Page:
I’m calling this done. But I still have no title. Let me think on that.


Jon knows but doesn’t ask. I keep the key to our old house in the cup holder of my car and stop there after my nursing shift. The family that lived there before us had three kids. They left their swing set when they heard we were expecting a baby. The swing set is still in the yard, but no sleds or snow angels. If I stay at the house late enough, Jon is sleeping when I get to the apartment.

The apartment has a front door like it’s a cheap motel. I go in quietly. The smoke from the last tenant is worse now that it’s winter and our boots track in snow. When I crawl into bed, Jon scoots near me, throws an arm over my waist, kisses my shoulder. Sometimes he whispers and I roll over. I pretend we are back in our house.

The bank owns our house. Elliot was sick, admitted to the ER. Then Jon lost his job a month later. I picked up extra shifts but we couldn’t make the mortgage.

The first time I went by after my shift, I was surprised the key turned. I thought the bank would’ve changed the locks. We brought our sons home to that house. I painted its walls. Jon tiled the bathroom. That house held us for eight years.

Bluebird Acres has a playground we can see from the living room. Elliot thought it was awesome he could slide the patio door open and race across the grass to play. He and Sam are usually the only two kids out. I thought maybe it was because of tv. Another mom two doors down said the complex had eleven registered sex offenders. Everyone can see the playground, she said. I followed the boys out one afternoon and sat in a swing facing the U of apartments, watching for blinds and curtains to move aside. I didn’t see anything. It might be a terrible idea to let them out by themselves.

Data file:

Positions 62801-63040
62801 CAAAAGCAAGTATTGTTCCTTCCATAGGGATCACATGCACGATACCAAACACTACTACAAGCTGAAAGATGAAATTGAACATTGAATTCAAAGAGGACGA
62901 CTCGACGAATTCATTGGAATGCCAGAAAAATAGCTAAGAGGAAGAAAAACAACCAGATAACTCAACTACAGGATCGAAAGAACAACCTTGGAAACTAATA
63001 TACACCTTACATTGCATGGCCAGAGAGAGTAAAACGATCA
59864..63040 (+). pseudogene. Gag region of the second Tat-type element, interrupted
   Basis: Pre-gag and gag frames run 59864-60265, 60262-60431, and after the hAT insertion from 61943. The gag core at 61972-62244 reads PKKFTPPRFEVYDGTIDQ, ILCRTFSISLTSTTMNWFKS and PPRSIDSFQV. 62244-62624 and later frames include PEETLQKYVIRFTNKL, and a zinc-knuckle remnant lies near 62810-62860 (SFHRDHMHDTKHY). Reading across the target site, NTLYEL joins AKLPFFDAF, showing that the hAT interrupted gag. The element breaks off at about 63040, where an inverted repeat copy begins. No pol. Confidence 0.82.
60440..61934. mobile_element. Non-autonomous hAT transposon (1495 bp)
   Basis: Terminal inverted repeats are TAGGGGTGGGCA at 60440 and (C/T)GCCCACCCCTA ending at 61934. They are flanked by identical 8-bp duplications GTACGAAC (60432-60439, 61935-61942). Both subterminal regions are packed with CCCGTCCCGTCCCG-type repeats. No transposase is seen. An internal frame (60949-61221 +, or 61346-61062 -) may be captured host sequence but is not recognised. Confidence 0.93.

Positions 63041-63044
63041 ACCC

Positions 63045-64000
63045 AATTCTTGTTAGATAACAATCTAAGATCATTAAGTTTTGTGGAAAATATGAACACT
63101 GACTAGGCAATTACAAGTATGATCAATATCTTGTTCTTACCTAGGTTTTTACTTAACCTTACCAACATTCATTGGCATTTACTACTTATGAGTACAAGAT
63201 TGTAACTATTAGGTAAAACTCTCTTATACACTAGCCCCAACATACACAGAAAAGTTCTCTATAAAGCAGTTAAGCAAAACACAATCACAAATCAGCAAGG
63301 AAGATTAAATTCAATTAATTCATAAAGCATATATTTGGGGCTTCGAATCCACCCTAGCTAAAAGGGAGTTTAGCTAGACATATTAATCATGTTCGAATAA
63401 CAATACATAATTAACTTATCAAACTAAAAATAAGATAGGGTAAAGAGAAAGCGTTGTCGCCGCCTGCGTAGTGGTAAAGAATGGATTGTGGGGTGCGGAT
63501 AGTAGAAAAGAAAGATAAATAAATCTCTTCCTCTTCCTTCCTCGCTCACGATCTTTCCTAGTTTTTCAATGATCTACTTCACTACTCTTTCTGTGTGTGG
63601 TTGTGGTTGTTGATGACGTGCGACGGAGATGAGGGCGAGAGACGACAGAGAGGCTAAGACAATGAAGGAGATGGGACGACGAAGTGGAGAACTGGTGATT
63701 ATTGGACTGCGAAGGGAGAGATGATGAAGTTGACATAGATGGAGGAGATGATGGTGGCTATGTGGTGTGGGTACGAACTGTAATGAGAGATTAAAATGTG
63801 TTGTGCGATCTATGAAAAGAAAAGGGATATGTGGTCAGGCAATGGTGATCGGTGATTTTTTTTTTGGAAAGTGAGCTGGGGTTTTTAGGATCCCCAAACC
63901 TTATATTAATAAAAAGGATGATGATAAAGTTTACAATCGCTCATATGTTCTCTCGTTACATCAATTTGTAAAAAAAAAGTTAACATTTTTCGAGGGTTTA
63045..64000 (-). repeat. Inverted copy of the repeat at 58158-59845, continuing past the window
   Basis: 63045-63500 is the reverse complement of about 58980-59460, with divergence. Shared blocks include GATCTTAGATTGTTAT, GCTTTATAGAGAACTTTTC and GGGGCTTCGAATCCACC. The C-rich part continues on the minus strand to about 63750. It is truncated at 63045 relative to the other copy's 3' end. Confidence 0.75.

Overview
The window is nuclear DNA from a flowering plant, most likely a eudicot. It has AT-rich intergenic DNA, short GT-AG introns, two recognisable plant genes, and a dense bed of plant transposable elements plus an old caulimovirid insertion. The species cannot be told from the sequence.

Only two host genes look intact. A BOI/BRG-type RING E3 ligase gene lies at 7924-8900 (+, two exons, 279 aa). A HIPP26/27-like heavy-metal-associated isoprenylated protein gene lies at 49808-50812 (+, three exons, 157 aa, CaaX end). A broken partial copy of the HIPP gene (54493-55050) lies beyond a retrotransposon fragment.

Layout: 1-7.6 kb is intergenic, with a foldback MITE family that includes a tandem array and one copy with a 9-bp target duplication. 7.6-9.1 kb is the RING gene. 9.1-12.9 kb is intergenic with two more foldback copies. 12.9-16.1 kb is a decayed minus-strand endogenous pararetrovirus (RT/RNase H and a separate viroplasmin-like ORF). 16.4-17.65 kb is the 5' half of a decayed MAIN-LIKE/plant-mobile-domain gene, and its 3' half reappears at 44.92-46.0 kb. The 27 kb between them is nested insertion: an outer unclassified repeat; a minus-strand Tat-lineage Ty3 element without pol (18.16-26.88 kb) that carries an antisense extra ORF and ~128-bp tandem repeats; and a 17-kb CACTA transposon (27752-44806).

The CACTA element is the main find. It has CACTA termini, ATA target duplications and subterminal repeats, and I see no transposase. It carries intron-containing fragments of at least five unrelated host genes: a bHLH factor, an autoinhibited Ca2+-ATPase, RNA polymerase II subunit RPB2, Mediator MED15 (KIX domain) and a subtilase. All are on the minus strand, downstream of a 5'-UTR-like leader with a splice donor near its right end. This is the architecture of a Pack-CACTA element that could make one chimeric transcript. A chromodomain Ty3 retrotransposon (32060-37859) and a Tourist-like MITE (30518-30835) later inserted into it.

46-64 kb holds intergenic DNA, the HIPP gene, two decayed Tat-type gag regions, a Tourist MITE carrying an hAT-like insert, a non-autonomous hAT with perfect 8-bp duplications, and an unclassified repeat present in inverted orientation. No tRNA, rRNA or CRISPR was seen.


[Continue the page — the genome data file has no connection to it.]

Jon is with the boys all the time now. He made friends with the manager and gets a few jobs thrown his way, mostly painting when tenants move out. This winter he’s shoveling and salting the walks. He’d take a job at a gas station or flipping burgers but the hours aren’t fixed. I keep adding extra shifts each week. I’m never home a full day.

When we moved, I didn’t walk through our house a last time, after the boxes were out. We put nearly everything to storage. I was there with my mom, making sure stuff we needed at the apartment didn’t go in the locker when Jon drove up and parked, called me over to the truck.

Wanna go take a last look?

Mom said she could watch the boys. I shook my head. Jon turned off the ignition and got out, pulled me into a sweaty hug. That house was good to us, he said. I nodded against his chest. He kissed the top of my head. My throat hurt to swallow but I didn’t cry. I didn’t want the boys to think anything was wrong.

I want to move to Towering Pines in the spring. It’s next to the highway, cutting ten minutes from my commute. It’s two hundred more a month. We moved to Bluebird Acres to save for another down payment. I don’t think we’ll be allowed to buy another house again, but Jon believes in discipline. We don’t touch the savings unless one of us is dying, he says. I think of Elliot’s illness. If we’d had savings then, we’d still have our house. That isn’t true at all, but I think it anyway.

I go online and look up how many registered sex offenders are at Towering Pines. Two. And it’s a huge complex. Jon thinks the boys are okay because he’s around. He’s probably right.

At night when I visit our house, I do math in my head. I buy a cheaper car. We don’t fix the truck. We don’t have pizza night. We eat more rice. None of it adds up to cover the hospital bill and Jon’s missing income.